Stokely Carmichael Well, I was born in the West Indies, in Trinidad, and I spent my early childhood there. While the country, economically, is controlled by the whites--that is, from England--of course, it was then the British West Indies, everything else, though, was Black. For example, the media authority--teachers, preachers, the politicians--everything was Black, so that for me there was an immediate identification; I could aspire to be one of these things. Then I moved to New York City, moved around, Harlem and the lower Bronx. Everything was white. The policemen, the teachers, the preachers, and politicians. And that, I think, was the first thing that struck me very, very clearly. Because now I couldn't identify with that. I went to a special school called The Bronx High School of Science in New York which is supposed to be one of the top academic schools in the country. At that school there were about, I think, in the whole school, about ten Negroes. And what I found out about those situations--of course, I've had physical reprisals in the South from white people--and at Science I had mentical, mental anguish from white people. And I found out that you can't really compare the two of them. And sometimes, I think, even the mental anguish is worse than the physical anguish. And just the way they, things that they said to me, and how they moved around, and how they viewed me as being their best friend and being an exception to Negroes, and not an exception to whites because, indeed, as far as they were concerned, academically speaking, I was an exception to white people across the country. And every white person didn't go to the Bronx High School of Science but they never viewed it that way. I was just an exception to Negroes because they had their own views of Negroes in Harlem drinking wine, and cutting people, and being dirty and filthy, etcetera. And I began to ask myself whether or not I was an exception. And I began to move from there. And during that period I listened to a lot of discussion about the color, the color question. And what I found out about that was that the people who were always solving these problems, or who pretended to solve these problems, were people who were very much tied up within that structure itself. I mean people like Ralph Bunche. At that time he used to do quite a bit of speaking on the color question. Or, for instance, people like Carl T. Rowan, or Robert Weaver, but that they were all tied up within that structure. And in my own thinking, whether or not I was correct or incorrect, valid or invalid, it seemed that they were the people that were allowed to escape out of the cage that we had.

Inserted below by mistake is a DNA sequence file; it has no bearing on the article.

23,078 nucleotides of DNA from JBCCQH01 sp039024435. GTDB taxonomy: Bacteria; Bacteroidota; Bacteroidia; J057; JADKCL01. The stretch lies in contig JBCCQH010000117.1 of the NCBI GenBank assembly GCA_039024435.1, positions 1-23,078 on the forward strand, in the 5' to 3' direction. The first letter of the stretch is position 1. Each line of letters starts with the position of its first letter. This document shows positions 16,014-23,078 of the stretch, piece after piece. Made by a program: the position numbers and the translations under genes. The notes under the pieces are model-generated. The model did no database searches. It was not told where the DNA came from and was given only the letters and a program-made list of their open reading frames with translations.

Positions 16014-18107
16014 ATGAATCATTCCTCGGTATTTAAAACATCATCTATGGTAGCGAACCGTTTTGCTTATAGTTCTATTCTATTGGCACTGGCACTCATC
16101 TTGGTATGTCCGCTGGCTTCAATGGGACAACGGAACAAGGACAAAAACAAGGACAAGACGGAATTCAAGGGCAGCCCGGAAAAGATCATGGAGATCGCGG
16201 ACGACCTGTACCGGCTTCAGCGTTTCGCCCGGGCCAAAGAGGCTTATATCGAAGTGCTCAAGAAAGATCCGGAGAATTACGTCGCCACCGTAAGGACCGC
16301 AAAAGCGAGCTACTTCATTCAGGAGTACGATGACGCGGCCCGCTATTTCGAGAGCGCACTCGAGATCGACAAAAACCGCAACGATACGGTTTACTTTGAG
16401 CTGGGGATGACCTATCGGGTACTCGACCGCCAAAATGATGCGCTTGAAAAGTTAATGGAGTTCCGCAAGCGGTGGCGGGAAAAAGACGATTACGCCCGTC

Stokely Carmichael Yeah, but they were allowed that. I mean, it wasn't because of any great thing. Now I, if I had followed on that track, see, I would have attended an Ivy League college and I would have been allowed to escape, too. And I would have been the example for the rest of Negroes that, indeed, Carl T. Rowan--
Stokely Carmichael Yes. I, too, could speak for the Negro. That's what I found out. So I began to question all of those things very seriously. And when I asked questions I always got stock answers. See, if you asked a question in class about why do you need a police force, the first thing that people would say is because people are bad and you need a police force to keep those bad people down. Now everybody who said people are bad never thought that they, themselves, were bad. It was everybody else who was bad. So you need a police force. Or, why do you need armies? You need armies because people will fight. But they weren't the people who will fight, [always?] the other people. And so I thought, then, maybe what I had to do was start talking to the other people who would fight and find out from them. Now, I found out in Mississippi there are a lot of towns without a police force. The county, in Lowndes County, Alabama, where I'm working now, there are only three policemen in the whole county. It's one of the biggest counties in Alabama. And people somehow seem to make it. I mean, there are squabbles but they, they just ploddle on and there isn't as much crime, let's say, you know, other places where there are a lot more policemen.
Stokely Carmichael And I wanted to know why it is that there are these things. Now, the solutions that were posed were always the stock answers and I thought they were wrong. So that means you had to start thinking differently. I mean, the reason why it's hard for SNCC people to communicate to the rest of the people in the country is because we think differently. It depends upon who you see when you get up in the morning, and we see sharecroppers. We see people who have been pushed outside of anything in their framework called society, and they're the ones we live with, and they are the ones we talk with. And we learn from them. I mean, we don't teach them. We learn from them. And we learn to view society the way they viewed it. Now they've viewed it this way for years. But the difference is it never got the projection, because college people would never think of that. They would solve the problem for the people, and the way to solve the problem was to give the people more education and give them some more initiative. And let Horatio Alger wave his magic wand and they'll all make money.